Hadrash Ve-Haiyun
Dor Revi'i

Torah Insights on the Weekly Parsha
by Efraim Levine


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The Reisha Rav
HaGoan R' Aaron Levine zt"l
Author of
Hadrash Ve-Haiyan


Mishpatim
5764

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Then his master shall bring him to court and shall bring him to the door and the doorpost and his master shall bore through his ear with an awl and he shall serve him forever. (Shemos 21:6)

In this week’s parsha we learn about the Jewish slave who refuses to leave his master upon the conclusion of his six year term. The Torah tells us that his master shall take him to court and bore a hole through his ear and into the door. The slave shall then continue to serve his master until the next yovel year. Why does this slave not take advantage of an opportunity for freedom? Even if he enjoys a good life serving his master certainly nothing is better than complete freedom. Obviously, the problem lies in the fact that that the slave sees no purpose for an independent life. If so, how does the boring of the hole in his ear and door and his servitude until yovel address this problem?

Rashi explains that the reason why the ear is bored is because it was present at Mount Sinai and heard Hashem say that the Jewish people are His servants and not servants of others. This person has defied Hashem by making himself a servant to another person. Therefore, it is punished by being bored. Rashi continues to explain why the door is bored. When Hashem killed the firstborn of Egypt he spared the Jewish People by passing over their doors. The doors were witnesses that Hashem chose the Jewish people as his servants. This person has defied Hashem by volunteering himself as a slave to another person. Therefore, he is bored in its presence.

It emerges from Rashi that the boring of the ear relates to the event that occurred on the Mount Sinai when Hashem gave the Jewish people the Torah and the boring through the door relates to the redemption of the Jewish people form their bondage in Egypt. These two items are brought together and bored.

When Hashem appeared to Moshe at the burning bush and persuaded him to serve as the leader for the Jewish people in their redemption from Egypt, Hashem explained that the purpose of freeing the Jewish people from bondage was to receive the Torah on Mount Sinai (Shemos 3:12). The redemption of the Jewish people was not a means to an end; it had a clear purpose. Freedom from Egypt would provide the Jewish people with an opportunity to receive the Torah and serve Hashem.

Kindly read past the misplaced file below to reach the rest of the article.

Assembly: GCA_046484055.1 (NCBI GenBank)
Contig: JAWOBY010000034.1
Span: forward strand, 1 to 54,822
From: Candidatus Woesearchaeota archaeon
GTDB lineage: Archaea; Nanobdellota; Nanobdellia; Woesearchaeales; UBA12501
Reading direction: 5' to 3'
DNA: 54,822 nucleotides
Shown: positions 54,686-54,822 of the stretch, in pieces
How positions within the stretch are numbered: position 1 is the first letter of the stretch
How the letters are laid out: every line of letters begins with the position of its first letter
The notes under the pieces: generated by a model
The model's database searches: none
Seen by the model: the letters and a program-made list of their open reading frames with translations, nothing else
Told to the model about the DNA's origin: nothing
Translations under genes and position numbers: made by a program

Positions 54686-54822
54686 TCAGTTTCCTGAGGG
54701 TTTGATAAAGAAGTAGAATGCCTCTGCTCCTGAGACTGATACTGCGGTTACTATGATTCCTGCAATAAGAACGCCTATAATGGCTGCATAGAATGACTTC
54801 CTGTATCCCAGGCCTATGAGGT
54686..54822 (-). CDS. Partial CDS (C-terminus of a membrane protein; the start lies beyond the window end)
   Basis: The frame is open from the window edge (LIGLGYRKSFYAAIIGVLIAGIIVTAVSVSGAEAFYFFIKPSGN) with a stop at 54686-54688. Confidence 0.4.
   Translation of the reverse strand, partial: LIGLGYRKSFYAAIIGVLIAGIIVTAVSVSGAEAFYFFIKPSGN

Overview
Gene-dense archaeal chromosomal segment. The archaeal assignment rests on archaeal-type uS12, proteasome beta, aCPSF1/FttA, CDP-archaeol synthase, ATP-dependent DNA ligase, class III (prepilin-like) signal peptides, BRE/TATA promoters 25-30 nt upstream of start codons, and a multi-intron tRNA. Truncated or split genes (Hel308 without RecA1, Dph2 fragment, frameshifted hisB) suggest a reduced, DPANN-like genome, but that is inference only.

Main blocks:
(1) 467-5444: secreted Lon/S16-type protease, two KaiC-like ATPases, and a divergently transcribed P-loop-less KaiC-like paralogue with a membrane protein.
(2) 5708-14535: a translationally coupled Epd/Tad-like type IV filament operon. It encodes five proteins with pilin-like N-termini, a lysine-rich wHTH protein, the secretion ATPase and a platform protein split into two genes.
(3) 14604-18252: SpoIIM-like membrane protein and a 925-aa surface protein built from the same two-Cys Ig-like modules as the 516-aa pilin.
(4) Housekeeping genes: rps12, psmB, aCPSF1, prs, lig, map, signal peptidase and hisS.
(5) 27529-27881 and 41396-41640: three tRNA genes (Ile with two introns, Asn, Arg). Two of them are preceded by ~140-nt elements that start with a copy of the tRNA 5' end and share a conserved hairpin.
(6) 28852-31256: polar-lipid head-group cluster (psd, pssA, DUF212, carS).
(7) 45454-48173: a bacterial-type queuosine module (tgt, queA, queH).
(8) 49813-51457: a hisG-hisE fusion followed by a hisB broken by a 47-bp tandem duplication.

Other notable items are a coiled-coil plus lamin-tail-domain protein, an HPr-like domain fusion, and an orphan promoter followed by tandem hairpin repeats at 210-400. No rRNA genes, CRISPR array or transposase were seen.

The Jewish slave of our parsha has failed to see the purpose in his redemption. His failure indicates that he also fails to see the connection between the redemption from Egypt and the giving of the Torah on Mount Sinai. He is punished by having a hole bored through his ear and into the door. The door symbolizes the redemption from Egypt and his ear symbolizes the receiving of the Torah on Mount Sinai. This act of boring conveys that just as the redemption of slavery from Egypt had a purpose, namely the receiving of the Torah on Mount Sinai, likewise his opportunity for freedom has the same purpose, to provide him with an opportunity to serve Hashem as an independent person and not as a slave. Opportunities to sanctify Hashem are certainly greater for a free man than for a slave.

The Torah requires that he continue to serve his master until Yovel. Each Yovel cycle is exactly fifty years. There were exactly fifty days between the redemption from Egypt and the receiving of the Torah on Mount Sinai. Chazal tell us that these fifty days served as a preparation period for the receiving of the Torah. This time served as a link between the two events not a break. Indeed, the Torah instructs us to count these fifty days every year with the mitzvah of Sefiras HaOmer. We may suggest that the fifty years of servitude correspond to the fifty days between the redemption and receiving of the Torah. The slave is reminded that an opportunity for freedom has a purpose. The fifty additional years of servitude remind him of the fifty days which allowed the Jewish people to prepare for the purpose of their redemption.

We may learn from the Jewish slave of our parsha that every event and opportunity in life has a purpose. If we fail to take advantage then we have failed to see the purpose. We need to be reminded of the Jewish slave whose ear is bored through the door.  

 

   


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